Treasury cannot debate issues at public expense, NAMA tells court
Published 25/02/2012 | 05:00
NAMA does not have the "luxury" of allowing Treasury Holdings, as an insolvent developer, to "indefinitely debate" issues with it at the taxpayers' expense, the High Court was told yesterday.
If Treasury is granted leave to bring a judicial review challenge to NAMA's appointment of receivers over its assets here, the state agency will seek a court order requiring the developer to provide security for the costs of that case, Paul Sreenan, for NAMA, said.
As those costs are likely to amount to several million, NAMA's move to seek security may have an impact on how the Treasury case develops, according to legal sources.
If granted leave, Mr Sreenan also indicated, NAMA will seek a "fortified" undertaking from Treasury for damages in the event of the developer losing any full judicial review proceedings.
Treasury indicated yesterday it was withdrawing its additional application for an injunction restraining the receivers dealing with its assets. However, it is considered unlikely the receivers will take any steps prior to the determination of the leave application.
Yesterday was the fourth day of the hearing before Ms Justice Mary Finlay Geoghegan of the application by Treasury Holdings and 22 related companies for leave to bring a judicial review challenge.
Treasury is disputing decisions made last December and January to call in loans and appoint receivers over Treasury's assets here, including the PricewaterhouseCoopers head office in Spencer Dock and Alto Vetro building on Barrow Street, both in Dublin.
NAMA denies the disputed decisions were made in breach of Treasury's rights to fair procedures or that NAMA acted in "bad faith" concerning the timing of the receivership decision.
In continuing arguments for NAMA yesterday, Mr Sreenan said Treasury had made out no substantial issue concerning its right to be heard, such as entitled it to be granted leave.
From September 2011 on, Treasury had had clear indications and warnings from NAMA, that if it did not meet certain requirements, including a strategy to deal with its creditors, NAMA could take steps including the appointment of receivers, counsel said.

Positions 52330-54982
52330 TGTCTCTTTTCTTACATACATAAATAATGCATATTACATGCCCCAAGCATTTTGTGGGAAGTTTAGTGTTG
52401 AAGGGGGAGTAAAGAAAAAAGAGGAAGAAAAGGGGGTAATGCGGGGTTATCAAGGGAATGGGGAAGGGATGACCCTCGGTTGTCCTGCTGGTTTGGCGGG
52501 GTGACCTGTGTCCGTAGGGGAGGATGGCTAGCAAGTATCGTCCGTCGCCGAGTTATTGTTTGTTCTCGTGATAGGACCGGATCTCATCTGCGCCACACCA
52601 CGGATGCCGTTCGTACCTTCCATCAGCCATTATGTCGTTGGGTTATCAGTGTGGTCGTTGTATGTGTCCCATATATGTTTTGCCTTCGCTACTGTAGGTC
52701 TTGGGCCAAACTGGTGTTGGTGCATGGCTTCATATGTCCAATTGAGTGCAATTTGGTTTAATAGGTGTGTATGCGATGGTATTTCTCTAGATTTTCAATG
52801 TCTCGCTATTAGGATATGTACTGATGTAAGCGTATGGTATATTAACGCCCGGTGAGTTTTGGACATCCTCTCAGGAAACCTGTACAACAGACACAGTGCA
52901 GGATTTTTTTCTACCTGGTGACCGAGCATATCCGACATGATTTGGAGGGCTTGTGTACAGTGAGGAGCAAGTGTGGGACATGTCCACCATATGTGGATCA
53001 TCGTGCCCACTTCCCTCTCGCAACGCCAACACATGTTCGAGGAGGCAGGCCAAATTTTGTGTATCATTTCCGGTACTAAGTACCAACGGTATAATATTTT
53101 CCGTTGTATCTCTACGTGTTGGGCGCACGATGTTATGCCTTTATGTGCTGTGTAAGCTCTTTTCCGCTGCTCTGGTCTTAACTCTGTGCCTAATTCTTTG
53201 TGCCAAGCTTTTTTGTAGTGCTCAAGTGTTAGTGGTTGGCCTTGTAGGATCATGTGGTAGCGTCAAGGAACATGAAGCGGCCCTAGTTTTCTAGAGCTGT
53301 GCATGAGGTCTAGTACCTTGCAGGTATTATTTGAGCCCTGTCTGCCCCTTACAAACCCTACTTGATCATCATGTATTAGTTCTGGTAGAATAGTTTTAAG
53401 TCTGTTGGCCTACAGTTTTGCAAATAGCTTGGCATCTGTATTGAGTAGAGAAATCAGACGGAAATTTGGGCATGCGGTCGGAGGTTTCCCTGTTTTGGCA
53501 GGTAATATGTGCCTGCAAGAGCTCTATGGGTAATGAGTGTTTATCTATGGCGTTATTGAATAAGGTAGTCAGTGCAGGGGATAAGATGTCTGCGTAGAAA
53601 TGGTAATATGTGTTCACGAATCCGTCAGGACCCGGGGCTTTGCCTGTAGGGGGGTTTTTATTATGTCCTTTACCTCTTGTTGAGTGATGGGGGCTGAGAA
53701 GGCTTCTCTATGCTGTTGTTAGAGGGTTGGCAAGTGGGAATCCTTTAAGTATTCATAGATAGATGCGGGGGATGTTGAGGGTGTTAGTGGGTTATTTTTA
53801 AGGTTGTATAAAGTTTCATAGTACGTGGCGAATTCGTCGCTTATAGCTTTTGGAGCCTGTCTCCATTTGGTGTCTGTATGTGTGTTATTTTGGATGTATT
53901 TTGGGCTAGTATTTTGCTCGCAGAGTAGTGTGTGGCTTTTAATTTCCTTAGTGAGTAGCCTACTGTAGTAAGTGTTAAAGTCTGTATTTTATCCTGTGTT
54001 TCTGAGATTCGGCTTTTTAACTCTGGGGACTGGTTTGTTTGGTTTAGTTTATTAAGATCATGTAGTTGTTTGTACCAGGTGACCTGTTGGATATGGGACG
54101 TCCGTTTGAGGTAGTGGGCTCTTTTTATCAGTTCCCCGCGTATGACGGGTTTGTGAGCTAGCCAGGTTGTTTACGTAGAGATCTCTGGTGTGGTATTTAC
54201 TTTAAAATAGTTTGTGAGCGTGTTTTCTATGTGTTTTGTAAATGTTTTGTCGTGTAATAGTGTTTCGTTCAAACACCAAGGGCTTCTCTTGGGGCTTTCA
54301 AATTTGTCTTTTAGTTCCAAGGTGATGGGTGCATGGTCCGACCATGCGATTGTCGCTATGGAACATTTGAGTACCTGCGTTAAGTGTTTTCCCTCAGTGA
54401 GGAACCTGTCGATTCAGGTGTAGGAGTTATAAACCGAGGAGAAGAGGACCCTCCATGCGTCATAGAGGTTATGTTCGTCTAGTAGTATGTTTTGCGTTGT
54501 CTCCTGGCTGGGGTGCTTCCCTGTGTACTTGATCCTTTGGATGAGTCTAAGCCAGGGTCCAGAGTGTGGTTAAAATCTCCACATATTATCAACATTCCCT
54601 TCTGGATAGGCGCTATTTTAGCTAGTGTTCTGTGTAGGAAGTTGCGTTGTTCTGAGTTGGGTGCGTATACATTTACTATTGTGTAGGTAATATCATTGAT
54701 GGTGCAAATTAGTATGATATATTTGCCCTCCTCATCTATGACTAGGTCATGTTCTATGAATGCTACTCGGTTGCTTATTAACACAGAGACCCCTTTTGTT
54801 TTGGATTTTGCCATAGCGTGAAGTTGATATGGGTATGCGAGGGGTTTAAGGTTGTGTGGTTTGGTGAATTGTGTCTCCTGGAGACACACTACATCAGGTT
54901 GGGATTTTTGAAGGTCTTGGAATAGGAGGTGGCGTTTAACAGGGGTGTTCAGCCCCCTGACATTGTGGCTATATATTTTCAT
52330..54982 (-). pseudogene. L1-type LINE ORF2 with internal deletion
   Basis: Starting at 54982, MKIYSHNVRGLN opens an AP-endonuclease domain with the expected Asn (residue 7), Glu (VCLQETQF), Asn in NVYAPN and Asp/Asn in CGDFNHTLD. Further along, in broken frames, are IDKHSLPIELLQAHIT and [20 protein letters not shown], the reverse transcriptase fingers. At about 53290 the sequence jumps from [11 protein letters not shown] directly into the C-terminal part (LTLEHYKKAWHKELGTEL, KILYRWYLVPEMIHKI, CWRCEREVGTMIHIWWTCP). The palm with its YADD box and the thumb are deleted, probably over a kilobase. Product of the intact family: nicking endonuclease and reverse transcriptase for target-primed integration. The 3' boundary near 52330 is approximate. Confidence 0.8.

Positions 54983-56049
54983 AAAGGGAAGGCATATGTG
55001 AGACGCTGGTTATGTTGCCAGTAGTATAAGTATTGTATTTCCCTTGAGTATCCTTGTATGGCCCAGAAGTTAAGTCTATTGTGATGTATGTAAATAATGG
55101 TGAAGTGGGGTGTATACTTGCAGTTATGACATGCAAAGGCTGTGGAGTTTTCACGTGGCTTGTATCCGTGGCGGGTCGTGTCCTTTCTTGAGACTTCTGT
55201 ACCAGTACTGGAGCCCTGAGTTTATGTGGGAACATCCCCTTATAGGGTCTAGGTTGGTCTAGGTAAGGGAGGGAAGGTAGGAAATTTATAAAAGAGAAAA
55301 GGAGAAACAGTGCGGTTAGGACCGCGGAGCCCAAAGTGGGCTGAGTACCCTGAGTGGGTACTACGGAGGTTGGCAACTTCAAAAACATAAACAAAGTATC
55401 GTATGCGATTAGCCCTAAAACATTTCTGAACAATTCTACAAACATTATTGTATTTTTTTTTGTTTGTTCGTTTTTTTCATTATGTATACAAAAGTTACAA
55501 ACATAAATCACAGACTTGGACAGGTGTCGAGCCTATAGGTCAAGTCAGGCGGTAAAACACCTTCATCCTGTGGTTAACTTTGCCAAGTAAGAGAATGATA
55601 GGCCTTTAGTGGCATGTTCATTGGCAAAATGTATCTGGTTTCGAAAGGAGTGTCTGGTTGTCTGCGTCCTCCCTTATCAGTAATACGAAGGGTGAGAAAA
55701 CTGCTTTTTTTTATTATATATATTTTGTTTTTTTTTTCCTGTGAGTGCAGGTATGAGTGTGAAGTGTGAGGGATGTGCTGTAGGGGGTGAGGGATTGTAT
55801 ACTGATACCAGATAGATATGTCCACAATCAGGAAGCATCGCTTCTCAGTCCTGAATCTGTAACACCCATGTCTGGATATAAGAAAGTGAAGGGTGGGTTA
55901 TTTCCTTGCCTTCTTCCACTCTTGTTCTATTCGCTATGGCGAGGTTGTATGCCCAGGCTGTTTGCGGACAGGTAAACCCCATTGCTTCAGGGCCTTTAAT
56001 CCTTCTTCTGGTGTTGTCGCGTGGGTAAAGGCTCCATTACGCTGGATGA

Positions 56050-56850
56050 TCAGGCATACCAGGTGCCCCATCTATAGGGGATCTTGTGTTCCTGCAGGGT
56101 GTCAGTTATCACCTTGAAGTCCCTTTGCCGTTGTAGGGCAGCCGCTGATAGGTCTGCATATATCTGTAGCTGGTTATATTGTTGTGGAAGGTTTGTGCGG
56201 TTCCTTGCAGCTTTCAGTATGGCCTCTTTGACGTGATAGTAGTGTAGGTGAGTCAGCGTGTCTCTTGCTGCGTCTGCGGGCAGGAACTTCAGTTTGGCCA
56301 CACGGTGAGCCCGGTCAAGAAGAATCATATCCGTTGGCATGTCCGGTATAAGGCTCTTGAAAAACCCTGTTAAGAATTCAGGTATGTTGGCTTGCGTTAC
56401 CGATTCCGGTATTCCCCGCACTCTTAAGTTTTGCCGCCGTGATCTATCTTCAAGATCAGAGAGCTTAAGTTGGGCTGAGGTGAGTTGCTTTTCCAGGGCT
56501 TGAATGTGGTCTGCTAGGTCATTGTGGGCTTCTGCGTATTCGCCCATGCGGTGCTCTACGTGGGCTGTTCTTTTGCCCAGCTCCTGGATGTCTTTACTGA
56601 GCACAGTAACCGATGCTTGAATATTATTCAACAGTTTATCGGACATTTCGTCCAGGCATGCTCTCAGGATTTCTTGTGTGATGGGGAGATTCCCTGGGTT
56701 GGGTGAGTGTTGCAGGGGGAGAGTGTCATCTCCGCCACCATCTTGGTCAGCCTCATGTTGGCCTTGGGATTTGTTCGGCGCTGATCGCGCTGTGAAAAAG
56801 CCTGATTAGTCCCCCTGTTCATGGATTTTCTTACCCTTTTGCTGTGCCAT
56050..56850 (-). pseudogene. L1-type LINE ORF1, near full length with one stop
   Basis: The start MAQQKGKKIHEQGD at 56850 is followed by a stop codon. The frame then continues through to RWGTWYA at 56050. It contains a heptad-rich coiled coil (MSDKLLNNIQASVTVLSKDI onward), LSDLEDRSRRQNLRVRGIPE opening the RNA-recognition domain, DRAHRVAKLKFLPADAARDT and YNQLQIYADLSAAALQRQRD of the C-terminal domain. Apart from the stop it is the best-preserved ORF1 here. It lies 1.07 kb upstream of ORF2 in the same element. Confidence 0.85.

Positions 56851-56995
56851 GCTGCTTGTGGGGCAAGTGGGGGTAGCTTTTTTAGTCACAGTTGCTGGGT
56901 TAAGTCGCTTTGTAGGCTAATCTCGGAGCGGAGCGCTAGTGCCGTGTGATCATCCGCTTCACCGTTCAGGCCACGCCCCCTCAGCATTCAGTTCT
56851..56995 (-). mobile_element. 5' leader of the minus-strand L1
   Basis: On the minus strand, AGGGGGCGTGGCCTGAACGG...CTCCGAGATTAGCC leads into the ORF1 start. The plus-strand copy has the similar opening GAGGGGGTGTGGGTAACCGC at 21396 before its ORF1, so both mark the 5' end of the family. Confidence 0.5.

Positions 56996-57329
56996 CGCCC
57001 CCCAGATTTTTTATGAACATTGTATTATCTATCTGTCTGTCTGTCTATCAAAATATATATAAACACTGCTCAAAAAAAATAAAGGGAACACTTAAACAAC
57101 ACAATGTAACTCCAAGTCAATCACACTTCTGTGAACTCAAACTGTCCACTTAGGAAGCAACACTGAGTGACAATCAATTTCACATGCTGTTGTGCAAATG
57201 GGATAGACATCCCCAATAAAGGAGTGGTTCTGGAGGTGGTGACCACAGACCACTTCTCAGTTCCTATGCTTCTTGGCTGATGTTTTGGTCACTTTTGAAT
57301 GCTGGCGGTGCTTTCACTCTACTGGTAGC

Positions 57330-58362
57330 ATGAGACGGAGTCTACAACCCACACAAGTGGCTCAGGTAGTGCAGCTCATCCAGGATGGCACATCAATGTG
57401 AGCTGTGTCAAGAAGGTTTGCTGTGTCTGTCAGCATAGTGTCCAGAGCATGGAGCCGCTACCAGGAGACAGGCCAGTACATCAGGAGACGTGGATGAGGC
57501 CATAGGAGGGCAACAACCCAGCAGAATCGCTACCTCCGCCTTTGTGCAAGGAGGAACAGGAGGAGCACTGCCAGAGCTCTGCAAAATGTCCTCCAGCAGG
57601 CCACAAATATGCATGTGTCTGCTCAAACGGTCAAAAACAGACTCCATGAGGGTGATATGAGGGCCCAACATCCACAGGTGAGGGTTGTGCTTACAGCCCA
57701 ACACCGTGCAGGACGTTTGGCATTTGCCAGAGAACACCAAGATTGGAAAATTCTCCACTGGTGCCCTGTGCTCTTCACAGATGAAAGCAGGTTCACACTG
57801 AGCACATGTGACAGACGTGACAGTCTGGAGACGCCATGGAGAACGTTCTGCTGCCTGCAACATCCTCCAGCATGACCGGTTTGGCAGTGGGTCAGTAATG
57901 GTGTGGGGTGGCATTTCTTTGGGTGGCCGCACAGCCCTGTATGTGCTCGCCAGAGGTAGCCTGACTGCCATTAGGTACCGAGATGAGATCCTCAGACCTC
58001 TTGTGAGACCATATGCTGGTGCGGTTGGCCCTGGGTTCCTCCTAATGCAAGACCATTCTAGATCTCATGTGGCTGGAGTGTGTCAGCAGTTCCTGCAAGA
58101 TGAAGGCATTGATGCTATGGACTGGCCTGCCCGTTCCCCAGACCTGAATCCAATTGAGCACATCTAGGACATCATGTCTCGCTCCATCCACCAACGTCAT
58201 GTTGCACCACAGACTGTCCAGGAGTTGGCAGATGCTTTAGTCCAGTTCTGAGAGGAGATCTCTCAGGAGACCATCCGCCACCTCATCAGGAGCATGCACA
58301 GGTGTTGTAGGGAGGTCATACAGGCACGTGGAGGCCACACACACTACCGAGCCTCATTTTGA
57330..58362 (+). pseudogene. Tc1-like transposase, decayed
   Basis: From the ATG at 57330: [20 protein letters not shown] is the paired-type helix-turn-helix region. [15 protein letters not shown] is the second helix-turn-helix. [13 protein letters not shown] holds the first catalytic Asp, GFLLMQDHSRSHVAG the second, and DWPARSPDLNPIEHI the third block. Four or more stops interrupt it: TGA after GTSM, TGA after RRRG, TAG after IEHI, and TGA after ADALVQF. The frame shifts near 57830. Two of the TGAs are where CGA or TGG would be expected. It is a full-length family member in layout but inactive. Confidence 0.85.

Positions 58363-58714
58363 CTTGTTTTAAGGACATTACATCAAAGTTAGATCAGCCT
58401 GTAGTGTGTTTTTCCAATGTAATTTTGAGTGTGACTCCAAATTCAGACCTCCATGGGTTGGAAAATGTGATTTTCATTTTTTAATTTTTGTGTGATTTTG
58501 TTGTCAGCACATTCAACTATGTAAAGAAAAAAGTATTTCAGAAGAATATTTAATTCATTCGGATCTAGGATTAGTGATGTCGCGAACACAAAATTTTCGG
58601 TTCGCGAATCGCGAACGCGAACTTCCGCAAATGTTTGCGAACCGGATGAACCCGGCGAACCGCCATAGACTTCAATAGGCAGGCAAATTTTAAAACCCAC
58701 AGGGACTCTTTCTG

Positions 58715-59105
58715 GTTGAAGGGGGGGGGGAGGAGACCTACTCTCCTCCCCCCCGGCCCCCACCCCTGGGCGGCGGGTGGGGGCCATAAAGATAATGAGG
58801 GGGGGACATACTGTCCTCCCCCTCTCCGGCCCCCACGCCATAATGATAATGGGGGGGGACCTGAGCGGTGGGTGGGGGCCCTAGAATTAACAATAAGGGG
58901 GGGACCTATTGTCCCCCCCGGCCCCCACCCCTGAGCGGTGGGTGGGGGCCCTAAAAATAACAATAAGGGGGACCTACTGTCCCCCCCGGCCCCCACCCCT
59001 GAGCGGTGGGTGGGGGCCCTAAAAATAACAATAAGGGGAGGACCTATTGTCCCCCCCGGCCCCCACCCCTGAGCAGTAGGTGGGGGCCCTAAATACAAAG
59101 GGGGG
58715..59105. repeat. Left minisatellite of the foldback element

There were three explicit warnings to Treasury of the possibility of receivers and it also knew the NAMA board was monitoring the situation, he said.
By December 2011, Treasury had cash reserves of about €4.1m and creditors of about €18m, counsel said. From September 2011 onwards, NAMA and a syndicate of banks sought a credit strategy from Treasury but that was only produced almost two months later on November 23.
NAMA had raised various deficiencies in that strategy with Treasury, deadlines were extended and Treasury was given "every indulgence". On December 7, NAMA was told the Treasury exposure to creditors was €5m higher than a €13m figure earlier provided.
This occurred after a NAMA evaluation process indicated that initial creditor figures did not include accruals and the "constant changing" of creditor figures "caused considerable alarm", he said.
There had to be "an end" to the process at some stage, Mr Sreenan said. "No one can come into court and say they are entitled to an open-ended process, particularly at the expense of the public purse."
In these and other circumstances, the board of NAMA was entitled to take its decision on December 8, 2011, to enforce repayment of loans and to direct its executive to appoint receivers at a time it considered appropriate, he said.
The receivers were appointed on January 25 after expiry of a two-week "standstill agreement" which NAMA agreed with Treasury at Treasury's request, he said.
The hearing resumes on Tuesday.